- The Tablet should seamlessly interface with the online document cloud, either Google Docs, or Microsoft Office 365.
- The Tablet should contain technology similar to Wii Motion. I’ve used the Wii Motion at home. The Motion sensor is surprisingly narrow and small. I can envision a need in the near future for a gesture-controlled tablet. What better use of the Wii Motion sensor than embedded in a tablet? Especially in education!
- The Tablet box should also double as a display stand. I carry my iPad around in its original box. I’m constantly frustrated by the lack of thought in the box design. Why could they not have included a simple prop in plastic molding which would allow me to prop my iPad for viewing movies? Or reading? Duh! My Tablet box would also double as a carrying case and display stand.
- The Tablet should have an optional hardware keyboard.
- The Tablet should also be cell-phone enabled. I should be able to place a call from my tablet. Furthermore, an optional Bluetooth earpiece for making calls should be available. I envision a Tablet, carried in a backpack, which allows the owner to connect their Bluetooth earpiece to their tablet and make calls.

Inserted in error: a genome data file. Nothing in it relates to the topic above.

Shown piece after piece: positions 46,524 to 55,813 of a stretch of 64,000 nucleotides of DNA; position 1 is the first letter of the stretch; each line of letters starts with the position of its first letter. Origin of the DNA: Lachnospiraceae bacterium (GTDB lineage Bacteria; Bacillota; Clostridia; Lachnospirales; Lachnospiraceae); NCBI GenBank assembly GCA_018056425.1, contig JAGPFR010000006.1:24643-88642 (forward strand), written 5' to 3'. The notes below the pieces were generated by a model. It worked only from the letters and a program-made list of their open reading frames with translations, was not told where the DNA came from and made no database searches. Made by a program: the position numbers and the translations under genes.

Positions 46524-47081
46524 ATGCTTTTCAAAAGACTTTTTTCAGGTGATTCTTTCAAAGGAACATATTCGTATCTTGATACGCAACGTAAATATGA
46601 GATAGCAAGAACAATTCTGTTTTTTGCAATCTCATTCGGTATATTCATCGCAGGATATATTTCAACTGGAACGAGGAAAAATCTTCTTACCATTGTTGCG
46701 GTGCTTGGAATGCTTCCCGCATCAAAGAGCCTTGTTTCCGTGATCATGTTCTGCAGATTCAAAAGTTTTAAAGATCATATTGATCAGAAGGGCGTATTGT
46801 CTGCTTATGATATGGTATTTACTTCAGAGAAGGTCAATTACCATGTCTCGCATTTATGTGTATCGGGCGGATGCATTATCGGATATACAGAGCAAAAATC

- The Tablet should have Siri-like voice recognition. I envision walking down the sidewalk, and through my earpiece I hear, “incoming call” in a pleasant feminine voice. I reply, “caller id.” “It is your mother,” she says. “Answer.” I take the call, using my earpiece, with my Tablet facilitating the connection.
- My Tablet would support front and rear-facing cameras.
In 16 points, I’ve identified users, software technologies, and hardware technologies which could be thoughtfully incorporated into growing a very vibrant educational ecosystem, courtesy of forward-looking Google engineers.
No company, outside of Apple, appears to be approaching tablet design with any true contemplation of users, stabilizing Android versions, or really trying to develop a product with any hope of challenging the iPad. Companies appear to simply develop a cool-looking device, which ultimately is uninspired crap.
Google has a unique position to challenge Apple. Google began as a software company dipping into consumer hardware. Google Docs is adequate software for productivity. Google GMail has become a corporate standard. Google has publishing business partners with learning management systems of their own. Finally, Google has hardware technology business partners, such as ASUS, capable of tablet design and construction.